Document Type


Publication Date



This article has been peer reviewed. It is the authors' final version prior to publication in Cancer Immunology Research, Volume 6, Issue 5, May 2018, Pages 509-516.

The published version is available at Copyright © American Association for Cancer Research


One major hurdle to the success of adoptive T-cell therapy is the identification of antigens that permit effective targeting of tumors in the absence of toxicities to essential organs. Previous work has demonstrated that T cells engineered to express chimeric antigen receptors (CAR-T cells) targeting the murine homolog of the colorectal cancer antigen GUCY2C treat established colorectal cancer metastases, without toxicity to the normal GUCY2C-expressing intestinal epithelium, reflecting structural compartmentalization of endogenous GUCY2C to apical membranes comprising the intestinal lumen. Here, we examined the utility of a human-specific, GUCY2C-directed single-chain variable fragment as the basis for a CAR construct targeting human GUCY2C-expressing metastases. Human GUCY2C-targeted murine CAR-T cells promoted antigen-dependent T-cell activation quantified by activation marker upregulation, cytokine production, and killing of GUCY2C-expressing, but not GUCY2C-deficient, cancer cells in vitro. GUCY2C CAR-T cells provided long-term protection against lung metastases of murine colorectal cancer cells engineered to express human GUCY2C in a syngeneic mouse model. GUCY2C murine CAR-T cells recognized and killed human colorectal cancer cells endogenously expressing GUCY2C, providing durable survival in a human xenograft model in immunodeficient mice. Thus, we have identified a human GUCY2C-specific CAR-T cell therapy approach that may be developed for the treatment of GUCY2C-expressing metastatic colorectal cancer.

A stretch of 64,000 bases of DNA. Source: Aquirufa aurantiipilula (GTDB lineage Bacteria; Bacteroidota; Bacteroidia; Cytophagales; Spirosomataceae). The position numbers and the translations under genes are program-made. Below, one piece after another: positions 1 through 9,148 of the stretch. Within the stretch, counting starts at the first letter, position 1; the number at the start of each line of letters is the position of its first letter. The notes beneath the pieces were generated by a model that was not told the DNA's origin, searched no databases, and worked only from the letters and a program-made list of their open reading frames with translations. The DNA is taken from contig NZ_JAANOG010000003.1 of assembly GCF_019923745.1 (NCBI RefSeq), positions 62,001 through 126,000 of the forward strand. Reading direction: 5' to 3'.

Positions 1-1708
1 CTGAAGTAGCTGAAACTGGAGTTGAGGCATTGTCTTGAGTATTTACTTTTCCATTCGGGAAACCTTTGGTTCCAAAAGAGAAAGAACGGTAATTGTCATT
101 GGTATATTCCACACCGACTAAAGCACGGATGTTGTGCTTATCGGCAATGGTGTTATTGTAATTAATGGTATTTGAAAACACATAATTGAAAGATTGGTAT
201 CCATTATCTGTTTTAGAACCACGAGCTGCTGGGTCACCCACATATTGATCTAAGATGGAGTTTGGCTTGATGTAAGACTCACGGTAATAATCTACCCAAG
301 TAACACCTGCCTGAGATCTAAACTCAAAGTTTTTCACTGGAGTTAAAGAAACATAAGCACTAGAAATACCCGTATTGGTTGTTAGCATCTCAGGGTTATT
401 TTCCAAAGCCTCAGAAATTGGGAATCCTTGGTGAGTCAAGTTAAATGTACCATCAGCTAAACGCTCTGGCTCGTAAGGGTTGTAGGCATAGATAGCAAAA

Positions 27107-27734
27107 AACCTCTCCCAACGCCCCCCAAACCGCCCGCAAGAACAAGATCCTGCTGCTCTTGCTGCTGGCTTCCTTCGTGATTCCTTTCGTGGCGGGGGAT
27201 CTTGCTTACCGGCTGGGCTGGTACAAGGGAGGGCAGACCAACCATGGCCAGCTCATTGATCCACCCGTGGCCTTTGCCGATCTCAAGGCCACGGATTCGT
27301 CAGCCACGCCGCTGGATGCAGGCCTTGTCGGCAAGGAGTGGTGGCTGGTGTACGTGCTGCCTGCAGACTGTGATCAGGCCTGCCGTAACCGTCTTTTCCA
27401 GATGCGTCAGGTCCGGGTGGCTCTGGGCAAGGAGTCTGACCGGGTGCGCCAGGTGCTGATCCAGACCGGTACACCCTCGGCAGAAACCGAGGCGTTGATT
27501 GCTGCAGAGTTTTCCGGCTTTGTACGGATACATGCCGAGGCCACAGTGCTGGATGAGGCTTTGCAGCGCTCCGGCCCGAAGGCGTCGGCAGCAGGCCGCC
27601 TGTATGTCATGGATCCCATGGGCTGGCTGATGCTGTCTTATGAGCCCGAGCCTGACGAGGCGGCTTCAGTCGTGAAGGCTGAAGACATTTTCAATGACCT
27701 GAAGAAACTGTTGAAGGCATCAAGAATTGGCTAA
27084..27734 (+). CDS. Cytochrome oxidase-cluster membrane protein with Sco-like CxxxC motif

PubMed ID






To view the content in your browser, please download Adobe Reader or, alternately,
you may Download the file to your hard drive.

NOTE: The latest versions of Adobe Reader do not support viewing PDF files within Firefox on Mac OS and if you are using a modern (Intel) Mac, there is no official plugin for viewing PDF files within the browser window.